Have you ever pulled up a recipe that calls for cake flour and wondered if you could use all-purpose instead?
There are so many different types of milled grains gracing grocery store shelves. And it can be difficult to know where to begin!
Don’t worry. We’re here to help you to decipher which grains will best suit your needs so you’ll never find yourself in a bind again.
In this helpful guide, we’ll cover a variety of grains, all of which can add great flavor and texture to homemade breads.
But don’t limit yourself to bread alone. It’s fun to test these in all types of baking – cookies, muffins, and biscuits, too!
Types of Flour in a Nutshell
And you can even grind your own at home using a small grain mill! These slower speed devices lock in more nutrients than higher speed commercial operations that heat up the grain and burn off a good portion of the vitamins and minerals that are good for you.
Plus freshly ground tastes a whole lot better!
Wheat is by far the most common choice of grain for bakers.
It is easy to work with, not too sticky or gummy, and it develops gluten really nicely. It lends great structure and texture to a variety of baked goods.
Flour is ground from the head of the grain, which is called the wheat berry. The berry is made up of three different parts: the endosperm, the germ, and the bran.
The endosperm is made up of starches and proteins, the germ contains fat, and the bran is primarily fiber.
I like to think of these three parts like an egg. The endosperm is much like the white, the germ like the yolk, and the bran like the shell.
This type of flour contains all three parts of the berry, making it high in fiber, flavor, and nutritional content.
There are two different varieties of wheat berries available – red or white. Both of these can be hard (i.e. high in protein) or soft (low in protein), depending on when they are planted.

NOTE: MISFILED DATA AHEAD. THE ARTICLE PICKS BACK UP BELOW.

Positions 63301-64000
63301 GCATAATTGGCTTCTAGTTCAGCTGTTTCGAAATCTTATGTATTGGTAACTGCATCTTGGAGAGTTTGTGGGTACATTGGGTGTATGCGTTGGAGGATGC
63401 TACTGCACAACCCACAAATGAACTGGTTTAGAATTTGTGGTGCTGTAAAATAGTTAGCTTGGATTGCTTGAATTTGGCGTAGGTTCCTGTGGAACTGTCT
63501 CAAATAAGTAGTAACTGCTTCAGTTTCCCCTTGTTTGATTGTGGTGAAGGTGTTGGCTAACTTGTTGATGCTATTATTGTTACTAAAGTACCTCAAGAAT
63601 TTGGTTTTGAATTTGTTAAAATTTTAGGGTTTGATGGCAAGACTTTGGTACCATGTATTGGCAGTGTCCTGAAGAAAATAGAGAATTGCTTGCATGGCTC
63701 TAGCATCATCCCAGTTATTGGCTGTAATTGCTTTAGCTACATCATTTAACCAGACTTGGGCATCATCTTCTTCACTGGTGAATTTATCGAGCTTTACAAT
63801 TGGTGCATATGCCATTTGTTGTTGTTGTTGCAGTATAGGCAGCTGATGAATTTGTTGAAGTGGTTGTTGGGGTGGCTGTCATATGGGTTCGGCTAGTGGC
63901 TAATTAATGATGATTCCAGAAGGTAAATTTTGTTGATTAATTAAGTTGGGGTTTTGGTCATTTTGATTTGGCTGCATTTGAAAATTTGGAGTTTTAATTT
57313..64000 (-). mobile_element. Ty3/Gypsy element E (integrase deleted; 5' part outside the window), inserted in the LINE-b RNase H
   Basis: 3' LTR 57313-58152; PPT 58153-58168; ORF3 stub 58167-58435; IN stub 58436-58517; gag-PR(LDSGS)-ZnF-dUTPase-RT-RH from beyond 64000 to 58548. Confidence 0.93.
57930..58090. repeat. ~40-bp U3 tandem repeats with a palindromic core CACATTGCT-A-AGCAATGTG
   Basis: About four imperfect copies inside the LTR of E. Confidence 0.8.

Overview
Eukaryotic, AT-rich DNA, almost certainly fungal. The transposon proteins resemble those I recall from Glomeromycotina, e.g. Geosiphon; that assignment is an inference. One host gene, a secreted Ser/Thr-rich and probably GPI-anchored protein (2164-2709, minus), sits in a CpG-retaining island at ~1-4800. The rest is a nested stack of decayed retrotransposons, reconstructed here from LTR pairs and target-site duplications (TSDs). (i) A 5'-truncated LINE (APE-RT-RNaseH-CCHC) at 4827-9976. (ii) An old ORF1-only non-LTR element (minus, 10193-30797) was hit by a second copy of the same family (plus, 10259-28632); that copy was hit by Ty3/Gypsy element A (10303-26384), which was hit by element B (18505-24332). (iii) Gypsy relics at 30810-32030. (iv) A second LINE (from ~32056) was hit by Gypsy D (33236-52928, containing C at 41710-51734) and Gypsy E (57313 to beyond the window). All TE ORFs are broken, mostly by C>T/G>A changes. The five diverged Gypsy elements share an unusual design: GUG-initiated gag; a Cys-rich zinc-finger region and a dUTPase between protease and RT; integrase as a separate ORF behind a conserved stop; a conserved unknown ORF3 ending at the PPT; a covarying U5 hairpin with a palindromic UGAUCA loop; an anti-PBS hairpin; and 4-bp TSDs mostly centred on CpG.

Most varieties labeled “whole wheat” are ground from the red version, while anything referred to as “white whole wheat” is ground from the milder-flavored white berry.
The presence of fat from the germ makes this variety of flour less shelf stable than other forms.
Additionally, the fiber adds a lot of bulk – meaning products made with primarily with the hefty whole grain will be denser than baked goods made with a white version.
Whole wheat is much more absorbent than its counterparts, making it tricky to substitute in baking. Follow our guide to whole grain baking for some suggestions on how to incorporate it into your baked goods without sacrificing texture.
This is the most versatile type of wheat blend.
Unlike a whole grain blend, this flour is ground from the endosperm only. It is similar to cooking with an egg white: light and full of protein.
The two strands of proteins present in the grain are glutanin and gliadin, which bond together to form gluten.
This gluten provides structure to all kinds of baked goods and bread. But different baking applications perform better with different amounts of gluten.
All-purpose is made from a combination of hard and soft wheat, yielding a mid-range protein content. It can be used for everything from bread and cookies to cakes and pie.
It’s the ideal type of flour to have on hand if you like to make a range of products.
This is a variety of flour that is milled from the endosperm of hard wheat varieties, rendering a blend higher in protein than all-purpose.
It is perfect for making bread, where gluten is essential to creating a strong dough with a nice chewy texture.
This blend is milled from the endosperm of soft wheat to minimize the protein content.
It is great for making tender baked goods that don’t rely on lots of gluten for structure. Think pie crust, biscuits, scones, and cookies.